Valentine’s Day Gothic

Photo by Analyn Cuarto

Photo by Analyn Cuarto

Views from the Taken, the Recently Single, the Recently Not Single, and the Single

By Rebecca Peterson, Humour Editor

 

The Taken

You know your significant other’s expectations for Valentine’s Day. You have a routine.

The routine is a dance carved out by years of trial and error, of missteps and misunderstandings, and it works for you both. Whether it’s a night out at a five-star restaurant complete with limo and Don Perignon champagne or, more likely, a night in with an absurd amount of chocolate and a pizza split between the two of you, you know what to expect, and it’s very nice indeed.

You think back, sometimes, to when you were a little more daring. To when the advent of Valentine’s Day brought your heart to your throat and your throat to the pit of your stomach and the pit of your stomach to your feet and yourself to a hospital because really, internal organs shouldn’t be doing that sort of thing, but this is better, now. More peaceful.

You tell yourself, maybe you’ll try something daring next year. Just to bring back a bit of that old thrill. Yes, maybe next year…

The Recently Single

The world is dark and cold around you.

It’s in every look, every piteous stare from those who know, and worse, from those who do not know. For how might they understand the pain and anguish you are in the throes of? They cannot. For no one has ever known loss as you have known loss.

There is an offensive amount of pink in the world. It mocks you. The very concept of chocolate, of love, of happiness mocks you.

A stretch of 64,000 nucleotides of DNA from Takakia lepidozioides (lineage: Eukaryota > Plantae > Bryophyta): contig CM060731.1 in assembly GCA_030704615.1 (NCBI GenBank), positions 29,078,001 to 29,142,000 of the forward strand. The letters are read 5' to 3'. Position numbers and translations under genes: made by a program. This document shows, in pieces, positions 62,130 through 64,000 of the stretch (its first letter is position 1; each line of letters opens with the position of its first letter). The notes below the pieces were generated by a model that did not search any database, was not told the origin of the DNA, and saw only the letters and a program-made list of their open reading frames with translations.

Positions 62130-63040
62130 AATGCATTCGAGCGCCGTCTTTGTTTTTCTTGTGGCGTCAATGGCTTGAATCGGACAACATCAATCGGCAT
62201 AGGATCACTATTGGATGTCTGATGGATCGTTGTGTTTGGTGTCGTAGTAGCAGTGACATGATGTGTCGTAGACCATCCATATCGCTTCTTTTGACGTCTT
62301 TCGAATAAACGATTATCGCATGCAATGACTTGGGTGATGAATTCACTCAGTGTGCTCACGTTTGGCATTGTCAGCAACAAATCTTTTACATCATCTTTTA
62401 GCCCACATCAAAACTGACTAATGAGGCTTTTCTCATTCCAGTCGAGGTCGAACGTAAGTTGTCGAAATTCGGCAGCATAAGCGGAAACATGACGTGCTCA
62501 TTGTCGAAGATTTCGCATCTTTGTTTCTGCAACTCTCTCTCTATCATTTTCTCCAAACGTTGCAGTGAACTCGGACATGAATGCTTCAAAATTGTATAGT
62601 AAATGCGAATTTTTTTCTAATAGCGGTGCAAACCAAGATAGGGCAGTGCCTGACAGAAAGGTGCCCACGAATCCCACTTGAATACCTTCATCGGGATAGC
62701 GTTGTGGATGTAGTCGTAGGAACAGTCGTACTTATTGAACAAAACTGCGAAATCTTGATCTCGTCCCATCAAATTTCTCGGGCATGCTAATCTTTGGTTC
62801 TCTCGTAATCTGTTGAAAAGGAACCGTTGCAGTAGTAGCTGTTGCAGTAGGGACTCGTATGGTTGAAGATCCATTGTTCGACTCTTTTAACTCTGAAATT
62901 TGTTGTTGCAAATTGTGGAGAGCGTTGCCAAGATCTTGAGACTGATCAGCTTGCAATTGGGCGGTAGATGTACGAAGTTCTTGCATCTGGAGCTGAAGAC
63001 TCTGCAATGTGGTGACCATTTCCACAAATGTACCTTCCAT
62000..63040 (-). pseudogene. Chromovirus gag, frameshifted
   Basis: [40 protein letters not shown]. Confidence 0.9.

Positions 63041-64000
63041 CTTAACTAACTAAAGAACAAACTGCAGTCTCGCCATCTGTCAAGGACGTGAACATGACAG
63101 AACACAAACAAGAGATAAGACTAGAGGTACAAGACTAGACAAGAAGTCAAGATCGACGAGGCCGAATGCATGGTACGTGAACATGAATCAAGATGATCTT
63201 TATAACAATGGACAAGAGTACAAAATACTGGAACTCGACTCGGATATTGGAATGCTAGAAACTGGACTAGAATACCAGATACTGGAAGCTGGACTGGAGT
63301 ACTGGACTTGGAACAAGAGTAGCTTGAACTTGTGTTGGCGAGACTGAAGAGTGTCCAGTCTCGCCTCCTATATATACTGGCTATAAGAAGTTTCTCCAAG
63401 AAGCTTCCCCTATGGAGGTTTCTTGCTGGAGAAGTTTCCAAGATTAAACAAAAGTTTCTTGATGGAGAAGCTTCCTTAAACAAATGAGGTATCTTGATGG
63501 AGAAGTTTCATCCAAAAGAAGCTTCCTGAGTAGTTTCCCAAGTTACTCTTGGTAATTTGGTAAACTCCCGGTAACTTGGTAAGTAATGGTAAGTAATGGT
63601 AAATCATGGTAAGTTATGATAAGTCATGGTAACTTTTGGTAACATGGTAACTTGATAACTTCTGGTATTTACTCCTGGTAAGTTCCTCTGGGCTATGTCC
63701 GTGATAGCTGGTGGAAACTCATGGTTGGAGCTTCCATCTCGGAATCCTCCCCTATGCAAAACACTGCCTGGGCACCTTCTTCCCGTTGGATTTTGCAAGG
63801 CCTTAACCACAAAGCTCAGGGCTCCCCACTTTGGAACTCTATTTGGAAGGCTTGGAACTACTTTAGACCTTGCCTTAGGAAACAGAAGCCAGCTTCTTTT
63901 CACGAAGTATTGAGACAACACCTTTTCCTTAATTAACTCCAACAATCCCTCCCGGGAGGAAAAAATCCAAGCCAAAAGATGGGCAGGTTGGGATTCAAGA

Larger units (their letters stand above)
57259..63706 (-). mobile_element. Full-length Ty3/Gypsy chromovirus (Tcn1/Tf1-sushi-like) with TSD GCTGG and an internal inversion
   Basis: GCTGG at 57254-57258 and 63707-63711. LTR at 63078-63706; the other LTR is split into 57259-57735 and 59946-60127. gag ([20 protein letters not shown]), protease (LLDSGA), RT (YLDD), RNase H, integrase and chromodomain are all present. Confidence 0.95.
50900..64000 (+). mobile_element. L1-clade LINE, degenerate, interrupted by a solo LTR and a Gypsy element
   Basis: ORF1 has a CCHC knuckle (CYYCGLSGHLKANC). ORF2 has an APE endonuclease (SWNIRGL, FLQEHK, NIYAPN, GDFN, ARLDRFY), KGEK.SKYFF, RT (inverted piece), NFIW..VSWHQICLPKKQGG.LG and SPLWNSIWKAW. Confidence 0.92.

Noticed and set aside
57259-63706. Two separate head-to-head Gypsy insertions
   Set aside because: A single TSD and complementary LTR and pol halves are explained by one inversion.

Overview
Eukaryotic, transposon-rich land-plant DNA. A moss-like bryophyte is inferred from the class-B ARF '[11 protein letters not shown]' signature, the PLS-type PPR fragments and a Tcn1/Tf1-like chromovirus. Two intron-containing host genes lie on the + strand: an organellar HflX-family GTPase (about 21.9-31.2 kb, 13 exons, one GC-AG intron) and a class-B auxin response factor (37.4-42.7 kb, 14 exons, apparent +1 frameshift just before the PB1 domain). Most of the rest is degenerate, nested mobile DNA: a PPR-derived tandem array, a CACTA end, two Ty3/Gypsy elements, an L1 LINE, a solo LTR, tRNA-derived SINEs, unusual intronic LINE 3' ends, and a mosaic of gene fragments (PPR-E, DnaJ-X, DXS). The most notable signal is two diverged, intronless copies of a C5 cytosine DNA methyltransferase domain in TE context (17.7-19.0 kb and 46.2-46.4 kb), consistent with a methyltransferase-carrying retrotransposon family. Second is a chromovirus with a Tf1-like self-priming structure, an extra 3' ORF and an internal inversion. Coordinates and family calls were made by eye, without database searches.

Maybe you’ll watch Chopped tonight. That seems like a good idea.

The Recently Not Single

You are fucked.

You should have known—should have known—that asking someone out in the last week of January was a bad idea. You simply did not think ahead; nay, you did not think at all. You should have waited; by God, you should have waited. But alas, now you must try to gauge how well this committed relationship of all of three weeks is going. It is not dissimilar to when a waitress asks you how the food is halfway through your first bite. I’m deciding, Deborah. I’m deciding.

You wonder if you can perhaps skip the holiday altogether. You wonder if you and your dating-person are at a point where you can discuss expectations. You wonder how awkward it will be if they say “I don’t want to make a big fuss” because they feel like you don’t want to make a big fuss, but they do actually want to make a big fuss, and you’re just an asshole. Or maybe you could just cut them off at the pass and say you have no expectations, letting them decide, which also makes you an asshole.

So many paths to take. So much uncertainty. The anxiety threatens to eat you alive.

The Single

You are meant to be bitter and lonely on Valentine’s Day, but quite honestly, you are not.

You may cast a wistful glance towards the happy couples looking as happy couples do on Valentine’s Day—red-faced, smiling, and stuffed with chocolate. You could also be all three of these things, honestly, and not just on Valentine’s Day, but every day of the week.

You buy yourself chocolate and maybe take yourself out for dinner, or go to see friends for drinks. The sitcoms all say this is where and when you meet a handsome or beautiful stranger, but you don’t, and you’re sort of glad. You have plans to watch bad reality TV and stretch out in your empty bed and drink wine and eat chocolate and do all the kinds of things you like to do. And it’s good.

After all, it really is just another day of the year.

The Other Press

The Other Press, Douglas College's student newspaper since 1976. Articles, insight and updates from the New West and Coquitlam campuses.

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2 comments on “Valentine’s Day Gothic
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